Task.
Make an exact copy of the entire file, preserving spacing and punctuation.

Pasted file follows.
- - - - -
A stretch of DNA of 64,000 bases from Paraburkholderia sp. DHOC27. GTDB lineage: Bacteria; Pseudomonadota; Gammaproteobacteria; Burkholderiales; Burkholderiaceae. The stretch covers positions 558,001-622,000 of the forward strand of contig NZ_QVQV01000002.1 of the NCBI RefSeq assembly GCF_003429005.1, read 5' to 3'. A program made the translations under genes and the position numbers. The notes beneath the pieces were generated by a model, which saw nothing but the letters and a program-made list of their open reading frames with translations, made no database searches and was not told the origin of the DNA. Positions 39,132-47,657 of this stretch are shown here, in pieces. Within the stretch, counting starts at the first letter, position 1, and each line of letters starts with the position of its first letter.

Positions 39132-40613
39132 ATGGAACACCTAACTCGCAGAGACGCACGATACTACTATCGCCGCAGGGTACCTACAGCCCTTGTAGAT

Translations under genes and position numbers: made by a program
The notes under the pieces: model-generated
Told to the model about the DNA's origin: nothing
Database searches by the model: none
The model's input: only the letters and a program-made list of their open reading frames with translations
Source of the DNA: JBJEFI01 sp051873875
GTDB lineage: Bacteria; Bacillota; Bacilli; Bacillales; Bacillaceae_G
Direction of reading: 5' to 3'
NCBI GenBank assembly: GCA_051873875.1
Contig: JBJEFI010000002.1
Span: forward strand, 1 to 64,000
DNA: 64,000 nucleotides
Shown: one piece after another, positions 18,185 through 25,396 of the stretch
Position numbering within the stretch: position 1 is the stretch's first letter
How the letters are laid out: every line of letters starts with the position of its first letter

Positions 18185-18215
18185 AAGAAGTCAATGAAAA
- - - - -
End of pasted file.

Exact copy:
A stretch of DNA of 64,000 bases from Paraburkholderia sp. DHOC27. GTDB lineage: Bacteria; Pseudomonadota; Gammaproteobacteria; Burkholderiales; Burkholderiaceae. The stretch covers positions 558,001-622,000 of the forward strand of contig NZ_QVQV01000002.1 of the NCBI RefSeq assembly GCF_003429005.1, read 5' to 3'. A program made the translations under genes and the position numbers. The notes beneath the pieces were generated by a model, which saw nothing but the letters and a program-made list of their open reading frames with translations, made no database searches and was not told the origin of the DNA. Positions 39,132-47,657 of this stretch are shown here, in pieces. Within the stretch, counting starts at the first letter, position 1, and each line of letters starts with the position of its first letter.

Positions 39132-40613
39132 ATGGAACACCTAACTCGCAGAGACGCACGATACTACTATCGCCGCAGGGTACCTACAGCCCTTGTAGAT

Translations under genes and position numbers: made by a program
The notes under the pieces: model-generated
Told to the model about the DNA's origin: nothing
Database searches by the model: none
The model's input: only the letters and a program-made list of their open reading frames with translations
Source of the DNA: JBJEFI01 sp051873875
GTDB lineage: Bacteria; Bacillota; Bacilli; Bacillales; Bacillaceae_G
Direction of reading: 5' to 3'
NCBI GenBank assembly: GCA_051873875.1
Contig: JBJEFI010000002.1
Span: forward strand, 1 to 64,000
DNA: 64,000 nucleotides
Shown: one piece after another, positions 18,185 through 25,396 of the stretch
Position numbering within the stretch: position 1 is the stretch's first letter
How the letters are laid out: every line of letters starts with the position of its first letter

Positions 18185-18215
18185 AAGAAGTCAATGAAAA